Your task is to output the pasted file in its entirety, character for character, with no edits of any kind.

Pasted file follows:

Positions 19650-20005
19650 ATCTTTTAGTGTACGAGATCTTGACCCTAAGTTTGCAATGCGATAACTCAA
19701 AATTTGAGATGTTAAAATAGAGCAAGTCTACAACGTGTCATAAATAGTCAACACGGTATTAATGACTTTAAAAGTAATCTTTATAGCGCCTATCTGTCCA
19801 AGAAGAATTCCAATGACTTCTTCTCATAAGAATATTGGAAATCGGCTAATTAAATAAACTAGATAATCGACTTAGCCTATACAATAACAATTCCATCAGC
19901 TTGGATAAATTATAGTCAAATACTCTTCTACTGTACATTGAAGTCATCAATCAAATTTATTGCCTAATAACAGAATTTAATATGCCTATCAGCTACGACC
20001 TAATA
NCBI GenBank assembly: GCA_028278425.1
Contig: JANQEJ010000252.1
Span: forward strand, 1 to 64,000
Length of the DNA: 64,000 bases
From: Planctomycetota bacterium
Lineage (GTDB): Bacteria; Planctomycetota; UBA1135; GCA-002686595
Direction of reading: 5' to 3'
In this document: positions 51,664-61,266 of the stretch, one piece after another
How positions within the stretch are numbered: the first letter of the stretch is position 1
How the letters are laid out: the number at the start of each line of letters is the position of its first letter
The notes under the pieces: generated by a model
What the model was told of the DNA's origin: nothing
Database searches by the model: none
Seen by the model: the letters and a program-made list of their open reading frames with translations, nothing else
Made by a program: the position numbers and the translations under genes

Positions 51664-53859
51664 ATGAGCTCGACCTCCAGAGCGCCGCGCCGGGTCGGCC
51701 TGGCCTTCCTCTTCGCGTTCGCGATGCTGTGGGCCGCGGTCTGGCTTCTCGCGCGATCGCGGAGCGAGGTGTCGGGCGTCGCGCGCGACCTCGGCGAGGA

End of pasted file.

Positions 19650-20005
19650 ATCTTTTAGTGTACGAGATCTTGACCCTAAGTTTGCAATGCGATAACTCAA
19701 AATTTGAGATGTTAAAATAGAGCAAGTCTACAACGTGTCATAAATAGTCAACACGGTATTAATGACTTTAAAAGTAATCTTTATAGCGCCTATCTGTCCA
19801 AGAAGAATTCCAATGACTTCTTCTCATAAGAATATTGGAAATCGGCTAATTAAATAAACTAGATAATCGACTTAGCCTATACAATAACAATTCCATCAGC
19901 TTGGATAAATTATAGTCAAATACTCTTCTACTGTACATTGAAGTCATCAATCAAATTTATTGCCTAATAACAGAATTTAATATGCCTATCAGCTACGACC
20001 TAATA
NCBI GenBank assembly: GCA_028278425.1
Contig: JANQEJ010000252.1
Span: forward strand, 1 to 64,000
Length of the DNA: 64,000 bases
From: Planctomycetota bacterium
Lineage (GTDB): Bacteria; Planctomycetota; UBA1135; GCA-002686595
Direction of reading: 5' to 3'
In this document: positions 51,664-61,266 of the stretch, one piece after another
How positions within the stretch are numbered: the first letter of the stretch is position 1
How the letters are laid out: the number at the start of each line of letters is the position of its first letter
The notes under the pieces: generated by a model
What the model was told of the DNA's origin: nothing
Database searches by the model: none
Seen by the model: the letters and a program-made list of their open reading frames with translations, nothing else
Made by a program: the position numbers and the translations under genes

Positions 51664-53859
51664 ATGAGCTCGACCTCCAGAGCGCCGCGCCGGGTCGGCC
51701 TGGCCTTCCTCTTCGCGTTCGCGATGCTGTGGGCCGCGGTCTGGCTTCTCGCGCGATCGCGGAGCGAGGTGTCGGGCGTCGCGCGCGACCTCGGCGAGGA